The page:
- Performance. Using namespaces can help improve performance of a given cluster. If a cluster is separated into multiple namespaces for different projects, the Kubernetes API will have fewer items to search when performing operations. This can reduce latency and speed overall application performance for each application running on the cluster.
How can pods communicate across Kubernetes namespaces?
Although namespaces are separate from each other, they can easily communicate with each other. Kubernetes DNS service directory can easily locate any service by its name by using the expanded form of DNS addressing:
Simply adding the namespace name to the service name provides access to services in any namespace on the cluster. For example, to access the payroll service in the development namespace you would use the address
To access the payroll service in the production namespace you would use:
Note that network policies can optionally be utilized to control access between namespaces. For example, a network policy can allow or deny all traffic from other namespaces. Network polices apply only to connections and are not a substitute for firewalls that perform packet inspection.
What is the command to find current Kubernetes namespaces?
All namespaces in the cluster can be displayed with the command:
kubectl get namespace
This will return a list of all namespaces in the cluster, including the default namespaces, along with their status and age.
What is the command to create a new Kubernetes namespace?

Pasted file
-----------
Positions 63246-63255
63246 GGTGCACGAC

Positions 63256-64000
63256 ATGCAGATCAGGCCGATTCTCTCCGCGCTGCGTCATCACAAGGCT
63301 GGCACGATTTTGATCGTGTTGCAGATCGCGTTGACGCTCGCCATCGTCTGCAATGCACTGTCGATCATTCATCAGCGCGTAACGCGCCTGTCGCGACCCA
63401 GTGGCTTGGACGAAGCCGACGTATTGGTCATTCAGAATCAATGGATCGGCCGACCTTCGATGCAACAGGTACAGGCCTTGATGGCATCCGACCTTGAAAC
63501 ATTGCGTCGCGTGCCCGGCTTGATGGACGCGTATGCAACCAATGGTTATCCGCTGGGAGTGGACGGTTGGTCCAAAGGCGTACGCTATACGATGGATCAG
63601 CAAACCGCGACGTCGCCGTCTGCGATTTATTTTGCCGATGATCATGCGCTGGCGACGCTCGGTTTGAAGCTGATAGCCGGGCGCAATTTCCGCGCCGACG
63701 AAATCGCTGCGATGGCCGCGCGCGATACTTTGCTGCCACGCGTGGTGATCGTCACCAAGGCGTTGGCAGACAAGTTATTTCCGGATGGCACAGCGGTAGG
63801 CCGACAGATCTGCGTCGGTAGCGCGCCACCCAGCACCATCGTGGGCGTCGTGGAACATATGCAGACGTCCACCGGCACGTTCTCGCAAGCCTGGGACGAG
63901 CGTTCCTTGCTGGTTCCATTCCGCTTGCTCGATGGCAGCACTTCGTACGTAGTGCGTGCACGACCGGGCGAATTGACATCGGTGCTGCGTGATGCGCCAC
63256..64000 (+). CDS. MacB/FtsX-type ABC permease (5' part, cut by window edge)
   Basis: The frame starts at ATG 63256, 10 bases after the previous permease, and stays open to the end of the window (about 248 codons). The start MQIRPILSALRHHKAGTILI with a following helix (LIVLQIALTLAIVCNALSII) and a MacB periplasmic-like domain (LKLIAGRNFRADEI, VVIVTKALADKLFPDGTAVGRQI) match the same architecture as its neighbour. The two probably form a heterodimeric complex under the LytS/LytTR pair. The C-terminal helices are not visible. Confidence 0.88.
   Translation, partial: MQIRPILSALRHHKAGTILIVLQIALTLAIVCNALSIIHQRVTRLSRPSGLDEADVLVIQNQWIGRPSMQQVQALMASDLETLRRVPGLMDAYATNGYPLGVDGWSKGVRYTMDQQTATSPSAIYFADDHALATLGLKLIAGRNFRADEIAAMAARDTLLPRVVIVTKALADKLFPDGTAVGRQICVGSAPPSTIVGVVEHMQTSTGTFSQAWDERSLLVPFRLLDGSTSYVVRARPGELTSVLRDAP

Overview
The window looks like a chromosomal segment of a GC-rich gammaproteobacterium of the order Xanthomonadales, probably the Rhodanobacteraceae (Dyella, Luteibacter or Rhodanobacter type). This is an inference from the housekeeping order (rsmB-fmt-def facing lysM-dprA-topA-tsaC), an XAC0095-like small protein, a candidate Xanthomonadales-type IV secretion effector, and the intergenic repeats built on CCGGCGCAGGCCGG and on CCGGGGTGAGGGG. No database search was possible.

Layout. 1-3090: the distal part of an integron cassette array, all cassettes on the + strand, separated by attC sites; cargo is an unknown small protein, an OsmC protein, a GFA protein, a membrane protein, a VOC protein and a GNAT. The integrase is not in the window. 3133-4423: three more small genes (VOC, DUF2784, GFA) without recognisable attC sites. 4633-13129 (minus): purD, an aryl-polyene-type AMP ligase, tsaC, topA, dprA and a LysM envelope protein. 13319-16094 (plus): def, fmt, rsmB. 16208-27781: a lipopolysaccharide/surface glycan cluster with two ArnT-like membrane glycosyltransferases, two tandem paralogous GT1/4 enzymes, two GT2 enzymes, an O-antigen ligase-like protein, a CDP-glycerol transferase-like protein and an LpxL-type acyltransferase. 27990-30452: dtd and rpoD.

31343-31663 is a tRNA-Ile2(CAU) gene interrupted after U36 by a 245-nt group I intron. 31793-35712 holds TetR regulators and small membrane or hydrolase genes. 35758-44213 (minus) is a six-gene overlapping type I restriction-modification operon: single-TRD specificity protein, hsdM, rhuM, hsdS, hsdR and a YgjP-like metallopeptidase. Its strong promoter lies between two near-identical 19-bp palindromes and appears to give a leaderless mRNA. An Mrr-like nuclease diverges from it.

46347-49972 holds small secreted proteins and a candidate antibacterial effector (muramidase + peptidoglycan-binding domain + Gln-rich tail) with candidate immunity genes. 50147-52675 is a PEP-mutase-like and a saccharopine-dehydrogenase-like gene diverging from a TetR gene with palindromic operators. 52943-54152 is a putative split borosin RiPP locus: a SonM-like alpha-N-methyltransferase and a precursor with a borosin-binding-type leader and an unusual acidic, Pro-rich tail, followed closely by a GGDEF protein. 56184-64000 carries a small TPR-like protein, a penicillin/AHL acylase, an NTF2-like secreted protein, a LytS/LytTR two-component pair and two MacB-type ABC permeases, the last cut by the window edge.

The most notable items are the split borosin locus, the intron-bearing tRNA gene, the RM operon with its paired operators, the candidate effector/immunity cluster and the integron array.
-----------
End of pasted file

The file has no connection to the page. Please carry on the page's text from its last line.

Namespaces are created simply with the command:
kubectl create namespace
As with any other Kubernetes resource, a YAML file can also be created and applied to create a namespace:
name: newspacekubectl apply -f newspace.yaml
How do you switch between Kubernetes namespaces?
To address namespaces once they are created, actions must include the –namepsace= option in the command. Since this can get cumbersome, the default namespace can be changed by using the kubectl config command to set the namespace in the cluster context.
For example, to change from the default namespace to one named ‘testing’ you would enter:
kubectl config set-context --current --namespace=testing
This will set the default namespace to ‘testing’ for all future kubectl commands.
How do you rename a Kubernetes namespace?
It is not standard practice to rename a Kubernetes namespace, so choose namespaces (outside of the default) carefully.
How do you delete a Kubernetes namespace?
Namespaces are deleted with the command:
kubectl delete namespaces
Since the deletion is an asynchronous activity, the namespace will show as ‘terminating’ until the namespace is deleted.
A warning about deleting Kubernetes namespaces
Deleting a namespace is a final act. Everything in the namespace including all services, running pods, and artifacts will be deleted. Garbage collection will run on anything that had existed in that namespace. Be certain everything in the namespace should be deleted before taking this action.